Houston Ballet celebrates Stanton Welch’s 10th year as artistic director.
By Marene Gustin
Stanton Welch is one of the only openly gay men heading up a major American ballet company. He became the artistic director of Houston Ballet, the nation’s fourth-largest ballet company, in 2003. And as a celebration of his 10th year at the helm, Houston Ballet presents an evening of all-Welch works for their spring repertory program, March 6–16.
Not that he’s really looking forward to it. “I always get nervous watching my own works,” he says sheepishly.
But he needn’t worry. Two of the pieces have been well received over the years, and the third, a world premiere, promises to be equally exciting.
Welch, an Australian child of ballet greats Marilyn Jones and Garth Welch, joined the Australian Ballet and became a lead soloist before he found his true calling: choreography.
His first commission for the Australian Ballet was a very personal one. Of Blessed Memory, an abstract 1991 ballet for 20 dancers, is an emotional work that speaks to the bonds and eventual letting-go between mothers and children. His own mother, Jones, came out of retirement to dance the lead role of the mother. Now, former Houston Ballet ballerina Barbara Bears is coming out of her retirement to dance the same role.
Welch says he always pictured Bears in the role; he just needed to wait for her to get old enough to do the part. “My mother was 52 when I set Of Blessed Memory on her,” says Welch. “It’s about children leaving home. Barbara is younger than my mother was, but it’s the perfect role for her.”
The March repertory program is a progression of Welch’s dancemaking talents, from his first commission to Maninyas, a signature dance he created for San Francisco Ballet in 1996. The work is both contemporary and classic, with five couples dancing to Maninyas: Concerto for Violin and Orchestra by Australian composer Ross Edwards. It is significant because it was the ballet that prompted Artistic Director Emeritus Ben Stevenson to invite Welch to Houston to create Indigo for the company in 1999. That, and later commissions for the company, put Welch in the catbird seat to become artistic director when Stevenson resigned in 2003.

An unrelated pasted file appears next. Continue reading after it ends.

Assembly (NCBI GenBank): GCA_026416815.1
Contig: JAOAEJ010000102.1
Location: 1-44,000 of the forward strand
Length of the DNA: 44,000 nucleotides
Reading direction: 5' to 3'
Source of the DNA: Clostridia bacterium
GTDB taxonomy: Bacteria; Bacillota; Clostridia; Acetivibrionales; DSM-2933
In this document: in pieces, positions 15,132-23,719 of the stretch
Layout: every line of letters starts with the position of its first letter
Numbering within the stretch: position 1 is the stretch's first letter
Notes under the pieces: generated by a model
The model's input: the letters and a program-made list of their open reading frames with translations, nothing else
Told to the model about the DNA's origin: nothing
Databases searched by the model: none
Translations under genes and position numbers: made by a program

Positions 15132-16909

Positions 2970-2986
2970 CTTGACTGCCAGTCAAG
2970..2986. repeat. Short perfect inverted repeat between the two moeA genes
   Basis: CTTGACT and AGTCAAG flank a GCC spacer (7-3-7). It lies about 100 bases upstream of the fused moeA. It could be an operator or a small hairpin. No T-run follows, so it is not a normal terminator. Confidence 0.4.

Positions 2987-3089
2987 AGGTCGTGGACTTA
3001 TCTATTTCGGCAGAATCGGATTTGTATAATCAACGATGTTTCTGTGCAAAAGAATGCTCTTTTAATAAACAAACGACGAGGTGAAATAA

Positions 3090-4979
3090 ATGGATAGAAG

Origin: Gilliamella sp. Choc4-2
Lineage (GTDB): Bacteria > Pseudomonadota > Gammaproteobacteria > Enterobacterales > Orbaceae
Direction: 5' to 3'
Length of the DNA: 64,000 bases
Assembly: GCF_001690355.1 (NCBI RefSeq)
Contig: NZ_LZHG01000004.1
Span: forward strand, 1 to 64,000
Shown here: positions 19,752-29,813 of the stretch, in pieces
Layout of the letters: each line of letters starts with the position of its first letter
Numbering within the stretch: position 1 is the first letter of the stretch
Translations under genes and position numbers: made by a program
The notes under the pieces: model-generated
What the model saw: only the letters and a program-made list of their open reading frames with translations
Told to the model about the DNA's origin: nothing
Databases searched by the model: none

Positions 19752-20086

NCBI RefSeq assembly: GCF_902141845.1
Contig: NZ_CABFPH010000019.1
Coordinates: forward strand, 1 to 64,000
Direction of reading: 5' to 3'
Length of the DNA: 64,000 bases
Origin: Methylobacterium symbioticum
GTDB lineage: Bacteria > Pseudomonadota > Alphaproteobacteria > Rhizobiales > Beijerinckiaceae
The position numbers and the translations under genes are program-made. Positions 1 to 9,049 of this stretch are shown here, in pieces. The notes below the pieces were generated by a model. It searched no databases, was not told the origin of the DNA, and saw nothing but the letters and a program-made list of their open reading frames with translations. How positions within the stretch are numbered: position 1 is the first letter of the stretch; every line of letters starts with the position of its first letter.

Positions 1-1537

The third ballet on the March program is an all-new dance set to Benjamin Britten’s The Young Person’s Guide to the Orchestra, a popular classical work that introduces young and old alike to the instruments in an orchestra. Originally commissioned for an educational documentary in 1946, Welch’s balletic version includes the documentary’s narration spoken by Jaston Williams of Greater Tuna fame.
It is a short work, but it uses all of the company’s dancers. And, as Welch’s newest ballet, it represents his journey from Of Blessed Memory to today, a journey that has seen him become one of the most sought-after choreographers in the world and a darling of the Houston dance scene.
And while the evening may be stressful for Welch, his focus is already on next season when the company unveils a brand-new production of Romeo and Juliet.
So here’s to the next 10 years at Houston Ballet and more new Welch productions.
What: Houston Ballet Celebrates Stanton Welch’s 10th Anniversary
When: March 6–16
Where: Brown Theater, Wortham Theater Center, 501 Texas Avenue
Marene Gustin is a regular contributor to OutSmart magazine.